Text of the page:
John Wesley Powell (March 24, 1834 - September 23, 1902) was a U.S. soldier, geologist, and explorer of the American West. He is famous for the 1869 Powell Geographic Expedition, a three-month river trip down the Green and Colorado rivers that included the first passage through the Grand Canyon.
Powell was born in Mount Morris, New York
, in 1834 as the son of Joseph and Mary Powell. His father, a poor intinerant preacher
, had emigrated to the US from Shrewsbury
in 1830. His family moved westward to Jackson, Ohio
, then Walworth County, Wisconsin
, then finally settling in Illinois
in rural Boone County
. He studied at Illinois College
, Wheaton College
, and Oberlin College
, acquiring a knowledge of Ancient Greek
but never graduating. Powell had a deep interest in the natural sciences
, with a restless nature. As a young man, he undertook a series of adventures through the Mississippi River
valley. In 1855 he spent four months walking across Wisconsin
. In 1856 he rowed the Mississippi from St. Anthony
to the sea, in 1857 he rowed down the Ohio River
to St. Louis
, and in 1858 down the Illinois River
, then up the Mississippi and the Des Moines River
to central Iowa
. He was elected to the Illinois Natural History Society in 1859.
Civil War and aftermath
Due to Powell's deep Protestant beliefs, and his social commitments, his loyalties remained with the Union, and the cause of abolishing slavery. He enlisted in the Union army as a topographer and military engineer. During the Civil War
, he enlisted in the Union
Army, serving first with the 20th Illinois Volunteers. At the Battle of Shiloh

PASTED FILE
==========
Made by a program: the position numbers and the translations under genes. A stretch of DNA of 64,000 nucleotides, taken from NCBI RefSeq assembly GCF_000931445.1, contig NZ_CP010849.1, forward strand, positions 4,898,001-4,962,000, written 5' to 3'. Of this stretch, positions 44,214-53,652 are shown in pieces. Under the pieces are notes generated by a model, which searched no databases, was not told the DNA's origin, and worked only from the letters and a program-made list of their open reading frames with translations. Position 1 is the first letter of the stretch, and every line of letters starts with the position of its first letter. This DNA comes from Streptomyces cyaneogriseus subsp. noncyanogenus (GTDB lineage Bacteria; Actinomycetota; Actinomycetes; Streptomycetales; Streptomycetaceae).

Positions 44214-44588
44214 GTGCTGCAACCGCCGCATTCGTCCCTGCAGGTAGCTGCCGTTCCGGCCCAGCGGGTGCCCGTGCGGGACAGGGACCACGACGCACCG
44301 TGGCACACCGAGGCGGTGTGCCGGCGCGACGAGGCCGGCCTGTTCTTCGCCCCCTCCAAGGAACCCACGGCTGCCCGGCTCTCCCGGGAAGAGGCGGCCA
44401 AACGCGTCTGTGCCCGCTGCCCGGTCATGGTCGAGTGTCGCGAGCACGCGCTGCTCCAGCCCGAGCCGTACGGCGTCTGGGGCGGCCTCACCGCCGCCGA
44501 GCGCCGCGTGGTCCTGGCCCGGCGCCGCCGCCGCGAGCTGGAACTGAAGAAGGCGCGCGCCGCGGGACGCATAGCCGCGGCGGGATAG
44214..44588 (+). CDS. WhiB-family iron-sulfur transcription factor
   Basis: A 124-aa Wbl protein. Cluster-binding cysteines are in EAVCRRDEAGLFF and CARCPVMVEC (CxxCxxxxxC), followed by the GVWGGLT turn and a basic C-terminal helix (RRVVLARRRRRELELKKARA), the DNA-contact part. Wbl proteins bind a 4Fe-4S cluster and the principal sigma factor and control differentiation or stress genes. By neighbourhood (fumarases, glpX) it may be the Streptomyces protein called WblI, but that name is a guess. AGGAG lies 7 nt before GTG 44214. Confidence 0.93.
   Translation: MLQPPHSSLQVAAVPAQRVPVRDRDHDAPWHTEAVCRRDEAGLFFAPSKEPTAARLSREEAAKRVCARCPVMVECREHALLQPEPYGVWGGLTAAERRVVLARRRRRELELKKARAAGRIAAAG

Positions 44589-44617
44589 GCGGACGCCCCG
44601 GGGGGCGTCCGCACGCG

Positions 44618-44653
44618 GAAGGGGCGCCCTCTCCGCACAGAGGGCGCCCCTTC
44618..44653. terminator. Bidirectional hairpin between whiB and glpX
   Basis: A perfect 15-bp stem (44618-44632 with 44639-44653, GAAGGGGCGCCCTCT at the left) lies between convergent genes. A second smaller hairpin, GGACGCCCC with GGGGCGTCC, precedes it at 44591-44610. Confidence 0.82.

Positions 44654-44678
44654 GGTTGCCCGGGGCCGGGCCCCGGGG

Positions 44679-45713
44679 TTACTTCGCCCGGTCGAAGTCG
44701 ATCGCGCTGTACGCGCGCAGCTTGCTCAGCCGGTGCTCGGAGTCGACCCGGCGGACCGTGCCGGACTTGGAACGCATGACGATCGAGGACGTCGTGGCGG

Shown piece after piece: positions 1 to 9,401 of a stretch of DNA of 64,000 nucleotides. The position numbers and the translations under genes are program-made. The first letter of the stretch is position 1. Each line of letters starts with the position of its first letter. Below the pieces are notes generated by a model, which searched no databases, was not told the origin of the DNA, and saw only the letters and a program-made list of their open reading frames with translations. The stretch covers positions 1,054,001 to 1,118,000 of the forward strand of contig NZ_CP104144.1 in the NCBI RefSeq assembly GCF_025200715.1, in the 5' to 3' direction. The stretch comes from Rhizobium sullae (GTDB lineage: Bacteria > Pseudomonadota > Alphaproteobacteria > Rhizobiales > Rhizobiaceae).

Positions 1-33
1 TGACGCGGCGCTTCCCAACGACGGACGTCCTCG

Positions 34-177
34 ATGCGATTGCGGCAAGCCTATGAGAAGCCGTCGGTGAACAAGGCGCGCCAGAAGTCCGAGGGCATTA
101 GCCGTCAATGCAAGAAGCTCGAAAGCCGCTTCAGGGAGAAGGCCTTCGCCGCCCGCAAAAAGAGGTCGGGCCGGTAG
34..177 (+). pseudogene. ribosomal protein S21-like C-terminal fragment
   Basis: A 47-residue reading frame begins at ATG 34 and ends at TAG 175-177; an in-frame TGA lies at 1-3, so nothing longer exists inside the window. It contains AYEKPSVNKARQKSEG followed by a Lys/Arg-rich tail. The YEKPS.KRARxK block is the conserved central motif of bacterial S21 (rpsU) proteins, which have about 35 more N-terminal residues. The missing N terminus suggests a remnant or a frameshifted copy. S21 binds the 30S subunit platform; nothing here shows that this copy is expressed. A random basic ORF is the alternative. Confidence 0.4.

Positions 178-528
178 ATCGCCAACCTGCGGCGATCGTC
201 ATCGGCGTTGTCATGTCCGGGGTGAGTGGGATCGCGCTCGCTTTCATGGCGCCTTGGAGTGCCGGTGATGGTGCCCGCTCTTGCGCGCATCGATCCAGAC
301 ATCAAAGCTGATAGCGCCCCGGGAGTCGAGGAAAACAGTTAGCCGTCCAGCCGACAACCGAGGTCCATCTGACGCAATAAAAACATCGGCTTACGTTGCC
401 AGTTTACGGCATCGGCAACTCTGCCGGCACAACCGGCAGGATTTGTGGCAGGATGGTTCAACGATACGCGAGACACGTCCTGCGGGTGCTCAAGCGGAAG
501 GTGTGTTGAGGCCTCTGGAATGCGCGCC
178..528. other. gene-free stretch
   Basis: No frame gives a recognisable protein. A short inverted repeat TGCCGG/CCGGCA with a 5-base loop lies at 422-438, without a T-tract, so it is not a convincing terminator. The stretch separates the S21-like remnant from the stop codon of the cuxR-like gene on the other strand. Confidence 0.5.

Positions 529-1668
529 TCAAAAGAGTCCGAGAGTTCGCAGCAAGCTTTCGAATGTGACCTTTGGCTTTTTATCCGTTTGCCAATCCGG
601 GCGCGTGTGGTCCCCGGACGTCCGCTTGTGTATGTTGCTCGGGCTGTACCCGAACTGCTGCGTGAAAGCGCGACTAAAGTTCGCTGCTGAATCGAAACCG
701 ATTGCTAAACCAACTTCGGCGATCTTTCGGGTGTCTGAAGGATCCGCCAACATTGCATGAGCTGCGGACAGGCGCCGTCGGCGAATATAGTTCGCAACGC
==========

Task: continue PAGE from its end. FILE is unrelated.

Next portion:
, he lost most of one arm when struck by a musket ball
. The raw nerve
endings in his arm would continue to cause him pain the rest of his life. Despite the loss of an arm, he returned to the army and was present at Champion Hill
and Big Black River Bridge
on the Big Black River
. Further medical attention to his arm did little to slow him; he was made a major
and served as chief of artillery with the 17th Army Corps
. In 1862 he married Emma Dean.
After leaving the Army he took the post of professor of geology at the Illinois Wesleyan University. He also lectured at Illinois Normal University, helping found the Illinois Museum of Natural History, where he served as the curator, but declined a permanent appointment in favor of exploration of the American West.
From 1867 he led a series of expeditions into the Rocky Mountains and around the Green and Colorado rivers. In 1869 he set out to explore the Colorado and the Grand Canyon. He gathered nine men, four boats and food for ten months and set out from Green River, Wyoming on May 24. Passing through dangerous rapids, the group passed down the Green River to its confluence with the Colorado River (then also known as the Grand River upriver from the junction), near present-day Moab, Utah. The expedition's route traveled through the Utah canyons of the Colorado River, which Powell described in his published diary as having …wonderful features—carved walls, royal arches, glens, alcove gulches, mounds and monuments. From which of these features shall we select a name? We decide to call it Glen Canyon. One man (Goodman) quit after the first month and another three (Dunn and the Howland brothers) left at Separation Rapid in the third, only two days before the group reached the mouth of the Virgin River on August 30, after traversing almost 1,500 km. The three who left the group late in the trip were later killed—probably by Indians. However, exactly how and why they died remains a mystery debated by Powell biographers; some, including Jon Krakauer in his Under the Banner of Heaven, have raised the possibility of a Jack Mormon ambush. The song "Mr. Powell" by the Ozark Mountain Daredevils recounts Powell's trip down the Colorado River.